Yes, scavenger details always went over recent battle sites to gather arms and ammunition. Enemy arms were either destroyed or converted to use by the finders. Issued weapons were turned over to the unit armorer for re-issue. Muzzleloaders were often found loaded and needed to be unloaded without firing by use of the ball screw.

As was mentioned, some rifles were found with several loads of powder and patched ball "stacked " within the barrel. According to historians, what most likely occurred was the soldier "fired" but in the heat of battle didnít realize his rifle didnít discharge, so he loaded again on top of the misfire, perhaps "shot" again and then loaded a third and a fourth time. These incidences were recorded by unit armorers.

I hope some of this helps.

Drachen Jager
03-17-2011, 12:12 AM
I thought the extractor on the ramrod was for misfires? AFAIK as long as the rifle has not misfired you would not normally use the extractor because of the potential danger.

Sarpedon
03-17-2011, 12:20 AM
I would think the tool would be the same for either task. To avoid accidently shooting oneself, it should be sufficient to remove the percussion cap and uncock the hammer. (and not sit right next to the campfire)

Chase
03-17-2011, 12:41 AM
I thought the extractor on the ramrod was for misfires?

As Sarpedon says, it's a moot point. I see it done at rendezvous matches frequently for all sorts of reasons: Wet powder; patch or ball too tight or dirty bore preventing full seating; wrong or suspected accidental double powder load; the gun's lock breaks. Lots of reasons.

I've removed several balls via the ball screw after first making the lock safe. Yep, most of us smokepole shooters seldom strike a match to look down the barrel to see how things are working out.

Hallen
03-17-2011, 01:09 AM
As far as picking up weapons, that would fall to Joe Snuffy -- in other words, common soldiers. After a battle, my guess would be that platoons of men who were in reasonably good shape would be given "funeral detail". Part of the process of recovering bodies for burial would be to recover the weapons too. They would most likely be returned to the Quarter Master for the unit.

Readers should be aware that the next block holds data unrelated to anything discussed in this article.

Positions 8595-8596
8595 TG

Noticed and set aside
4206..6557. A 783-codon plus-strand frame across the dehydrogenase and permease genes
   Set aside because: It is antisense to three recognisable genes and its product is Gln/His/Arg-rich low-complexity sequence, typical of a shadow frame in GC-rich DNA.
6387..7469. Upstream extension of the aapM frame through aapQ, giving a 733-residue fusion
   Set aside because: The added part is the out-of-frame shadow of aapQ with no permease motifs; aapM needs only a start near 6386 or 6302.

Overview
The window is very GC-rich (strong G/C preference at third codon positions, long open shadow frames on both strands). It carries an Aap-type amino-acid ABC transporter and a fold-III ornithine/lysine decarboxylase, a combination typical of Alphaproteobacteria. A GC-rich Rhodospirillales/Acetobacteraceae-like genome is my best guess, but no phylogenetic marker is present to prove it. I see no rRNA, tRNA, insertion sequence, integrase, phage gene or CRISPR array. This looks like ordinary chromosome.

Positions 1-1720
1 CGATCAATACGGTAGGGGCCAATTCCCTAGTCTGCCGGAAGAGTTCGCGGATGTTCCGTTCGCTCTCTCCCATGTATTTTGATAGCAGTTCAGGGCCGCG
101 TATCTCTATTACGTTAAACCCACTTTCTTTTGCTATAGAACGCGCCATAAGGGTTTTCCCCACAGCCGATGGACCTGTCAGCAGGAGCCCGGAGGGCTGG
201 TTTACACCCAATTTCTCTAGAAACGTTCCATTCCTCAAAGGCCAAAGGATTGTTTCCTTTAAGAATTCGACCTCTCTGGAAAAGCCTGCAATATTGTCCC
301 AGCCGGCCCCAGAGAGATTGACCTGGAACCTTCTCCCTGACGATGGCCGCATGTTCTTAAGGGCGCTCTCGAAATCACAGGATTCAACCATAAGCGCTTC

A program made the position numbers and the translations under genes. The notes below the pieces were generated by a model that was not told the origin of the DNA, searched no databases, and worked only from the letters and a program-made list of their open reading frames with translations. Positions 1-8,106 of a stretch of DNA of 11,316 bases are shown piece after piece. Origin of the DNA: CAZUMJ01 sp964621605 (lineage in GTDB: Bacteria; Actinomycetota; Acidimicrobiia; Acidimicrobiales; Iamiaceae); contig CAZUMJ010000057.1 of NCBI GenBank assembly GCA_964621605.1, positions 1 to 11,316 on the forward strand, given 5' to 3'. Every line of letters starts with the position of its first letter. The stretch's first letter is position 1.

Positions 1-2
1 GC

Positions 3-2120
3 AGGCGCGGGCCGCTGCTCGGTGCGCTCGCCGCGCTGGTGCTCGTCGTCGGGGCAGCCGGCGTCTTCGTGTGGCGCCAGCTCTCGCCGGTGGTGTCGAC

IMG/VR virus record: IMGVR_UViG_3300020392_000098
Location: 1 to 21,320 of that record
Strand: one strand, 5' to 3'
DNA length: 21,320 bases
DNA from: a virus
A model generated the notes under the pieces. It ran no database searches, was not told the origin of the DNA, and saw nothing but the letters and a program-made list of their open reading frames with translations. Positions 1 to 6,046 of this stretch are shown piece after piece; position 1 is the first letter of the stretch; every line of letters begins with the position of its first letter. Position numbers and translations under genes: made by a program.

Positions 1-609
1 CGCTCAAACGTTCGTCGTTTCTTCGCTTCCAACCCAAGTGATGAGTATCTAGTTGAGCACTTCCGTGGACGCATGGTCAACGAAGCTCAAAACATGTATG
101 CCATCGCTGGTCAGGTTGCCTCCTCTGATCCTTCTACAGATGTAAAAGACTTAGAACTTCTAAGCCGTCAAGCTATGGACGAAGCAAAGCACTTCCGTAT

I'm not a historian, but from my experience in the military, that's how this type of thing gets done. There generally aren't specialized soldiers who do this kind of thing. It's an "additional duty".

GeorgeK
03-17-2011, 06:55 AM
The easiest way to tell if it's been fired is to smell it. The next easiest is to blow down the nipple and see if air comes out the muzzle. If you have a nipple wrench you could take out the nipple.

Chase
03-18-2011, 02:00 AM
The easiest way to tell if it's been fired is to smell it. The next easiest is to blow down the nipple and see if air comes out the muzzle. If you have a nipple wrench you could take out the nipple.

A good smeller is an excellent way to check whether a gun's been fired, but if other smokepoles are going off, the black power smell gets thick and overpowering.

Every possbles bag has a nipple wrench (my favorite tool to say), and blowing into the hole will not only tell if there's an obstruction, but in these modern times, it's one way to clear the bore. After lubing down the barrel, there's a CO2 cartridge device which threads into the nipple space to blow out all but the worse plugs.

Chris P
03-18-2011, 04:38 AM
How long would the smell linger after being cleaned? Weeks? Months? Seems to me scorching on the nipple and sulfur fouling at the muzzle would be evidence of firing even if the gun had been cleaned.

I think the direct question would be: could a quarter master easily tell if a gun had EVER been fired?

GeorgeK
03-18-2011, 08:10 AM
The smell of the powder will linger until properly cleaned and oiled which takes an hour or two to do properly. Fouling from the percussion caps smells and tastes very different than the powder. If you smell the fired cap, but not the charcoaly taste of the powder then you had a misfire.

As far as being able to tell if it had never ever been fired?...probably not unless the factory grease was still present, which needed to be cleaned out prior to loading it. So the lack of the grease just means it's been cleaned. If I remember the major manufacturers also test fired each weapon, as opposed to lesser manufacturers only test firing a percentage.

A quartermaster would be able to tell if it had been recently cleaned or if it's been a while. A while being different depending upon the setting, like mounted over a mantle vs being lugged around in the weather.